Seed shape and distribution of mass ensure self‑orientation and autorotation.


The sycamore maple (Acer pseudoplatanus), a large, spreading broadleaf tree growing to 115 feet (35 meters), has a deep, branched root system that provides stability in high winds. But maple trees aren’t just good at resisting the wind, they’re also ingenious in how they use it.

The trees produce winged seeds which spin as they fall. These are sometimes known as helicopter seeds or samaras, and similarly-behaving seeds have evolved in other plant species many times. No matter the orientation of the seed as it detaches from the tree, it quickly self-orients and begins autorotating. This slows the seed’s descent to the ground, giving the seed more chance to be carried away by a passing breeze.

The Strategy

How do sycamore maple seeds orient themselves and start spinning? It’s a balancing act. The seedhead (or achene) is heavier than the seed’s wing, while the wing is much broader, catching more air as the seed falls. In physics terms, the center of mass is different from the center of pressure.

As the seedhead falls slightly in advance of the wing, and the broadest part of the wing slows due to air resistance, the wing is forced to tilt with respect to the ground. As air rushes upward and encounters the tilted wing, it deflects away from the seed at an angle, pushing the wing in the opposite direction.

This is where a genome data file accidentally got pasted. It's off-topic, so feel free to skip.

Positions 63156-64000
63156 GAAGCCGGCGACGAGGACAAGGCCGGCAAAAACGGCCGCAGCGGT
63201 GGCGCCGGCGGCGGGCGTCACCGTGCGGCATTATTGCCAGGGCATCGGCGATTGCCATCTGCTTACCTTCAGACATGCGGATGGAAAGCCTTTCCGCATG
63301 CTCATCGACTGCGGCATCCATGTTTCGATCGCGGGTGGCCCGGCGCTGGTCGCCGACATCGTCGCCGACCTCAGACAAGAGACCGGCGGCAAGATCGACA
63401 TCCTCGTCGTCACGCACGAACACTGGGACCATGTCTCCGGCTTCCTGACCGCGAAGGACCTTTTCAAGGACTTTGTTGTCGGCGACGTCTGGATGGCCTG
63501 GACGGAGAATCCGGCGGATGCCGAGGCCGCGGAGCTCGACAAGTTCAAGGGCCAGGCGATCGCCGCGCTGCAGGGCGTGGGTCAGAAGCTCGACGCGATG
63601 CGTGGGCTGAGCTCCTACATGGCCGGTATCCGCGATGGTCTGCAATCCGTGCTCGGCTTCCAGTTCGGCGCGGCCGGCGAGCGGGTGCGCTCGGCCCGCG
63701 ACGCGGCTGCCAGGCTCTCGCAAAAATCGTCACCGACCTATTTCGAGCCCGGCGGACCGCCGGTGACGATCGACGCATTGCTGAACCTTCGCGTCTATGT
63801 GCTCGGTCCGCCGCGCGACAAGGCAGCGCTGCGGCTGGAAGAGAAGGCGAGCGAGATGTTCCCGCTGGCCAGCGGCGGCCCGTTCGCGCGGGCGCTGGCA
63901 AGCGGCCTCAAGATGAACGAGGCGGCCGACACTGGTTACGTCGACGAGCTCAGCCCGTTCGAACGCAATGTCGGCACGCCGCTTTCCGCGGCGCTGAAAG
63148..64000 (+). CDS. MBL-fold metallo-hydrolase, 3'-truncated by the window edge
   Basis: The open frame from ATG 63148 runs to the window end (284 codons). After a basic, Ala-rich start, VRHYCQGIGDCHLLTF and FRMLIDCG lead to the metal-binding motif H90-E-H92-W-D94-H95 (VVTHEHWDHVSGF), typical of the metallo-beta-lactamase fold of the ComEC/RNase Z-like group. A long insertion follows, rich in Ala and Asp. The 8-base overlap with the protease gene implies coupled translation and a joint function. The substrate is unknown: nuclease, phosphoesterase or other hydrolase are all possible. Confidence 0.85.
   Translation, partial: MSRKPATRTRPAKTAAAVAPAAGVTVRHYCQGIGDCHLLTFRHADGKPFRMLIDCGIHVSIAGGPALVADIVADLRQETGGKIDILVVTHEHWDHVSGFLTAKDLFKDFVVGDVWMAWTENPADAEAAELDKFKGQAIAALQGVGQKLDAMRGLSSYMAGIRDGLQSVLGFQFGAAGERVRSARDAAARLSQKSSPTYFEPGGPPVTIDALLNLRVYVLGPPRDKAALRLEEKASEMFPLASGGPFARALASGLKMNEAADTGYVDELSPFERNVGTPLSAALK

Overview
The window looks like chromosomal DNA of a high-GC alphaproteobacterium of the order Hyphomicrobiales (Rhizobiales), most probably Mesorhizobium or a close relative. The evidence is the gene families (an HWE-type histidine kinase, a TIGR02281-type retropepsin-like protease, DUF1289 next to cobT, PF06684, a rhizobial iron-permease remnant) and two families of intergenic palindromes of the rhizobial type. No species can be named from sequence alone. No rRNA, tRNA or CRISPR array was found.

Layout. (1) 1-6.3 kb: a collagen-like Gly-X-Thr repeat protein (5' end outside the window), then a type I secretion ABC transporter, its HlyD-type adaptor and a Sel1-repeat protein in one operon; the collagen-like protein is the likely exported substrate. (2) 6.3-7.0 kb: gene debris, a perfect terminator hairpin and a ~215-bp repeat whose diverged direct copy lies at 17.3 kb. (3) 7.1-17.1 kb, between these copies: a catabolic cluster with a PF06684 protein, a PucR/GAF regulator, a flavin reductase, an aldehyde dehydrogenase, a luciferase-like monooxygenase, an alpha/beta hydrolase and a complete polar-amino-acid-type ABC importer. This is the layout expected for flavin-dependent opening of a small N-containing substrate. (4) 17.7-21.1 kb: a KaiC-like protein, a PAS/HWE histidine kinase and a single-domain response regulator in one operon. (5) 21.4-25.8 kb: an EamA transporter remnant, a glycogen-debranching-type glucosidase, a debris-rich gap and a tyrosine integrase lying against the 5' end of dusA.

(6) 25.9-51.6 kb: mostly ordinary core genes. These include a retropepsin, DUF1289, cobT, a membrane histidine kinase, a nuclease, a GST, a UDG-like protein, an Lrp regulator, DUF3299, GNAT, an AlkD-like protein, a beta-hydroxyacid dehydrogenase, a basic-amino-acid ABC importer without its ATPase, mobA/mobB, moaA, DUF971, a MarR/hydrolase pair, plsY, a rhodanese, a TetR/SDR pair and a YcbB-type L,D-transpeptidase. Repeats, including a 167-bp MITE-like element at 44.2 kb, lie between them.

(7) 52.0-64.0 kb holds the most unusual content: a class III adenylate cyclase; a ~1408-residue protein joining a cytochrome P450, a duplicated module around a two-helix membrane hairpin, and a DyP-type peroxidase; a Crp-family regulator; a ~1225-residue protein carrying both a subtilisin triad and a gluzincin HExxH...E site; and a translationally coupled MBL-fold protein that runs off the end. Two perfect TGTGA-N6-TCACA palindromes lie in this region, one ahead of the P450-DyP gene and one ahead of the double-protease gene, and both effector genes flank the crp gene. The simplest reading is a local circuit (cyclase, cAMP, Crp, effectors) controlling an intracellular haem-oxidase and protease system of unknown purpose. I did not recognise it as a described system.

The falling seedhead, meanwhile, encountering little air resistance over its compact body, descends straight downward, functioning like an axle around which the wing now begins spinning. Gravity provides a steady diet of air as the seed continues to fall, while the rotating wing, resisting a quick return to Earth, keeps the opportunity alive for a passing breeze to shove the seed on a lateral journey, farther away from the mother tree.

The Potential

Samaras have already inspired new designs of drones and ceiling fans. Designs which self-orient and autorotate (in water as well as in air) are especially interesting for use in renewable energy technologies involving turbines.

Last Updated October 7, 2016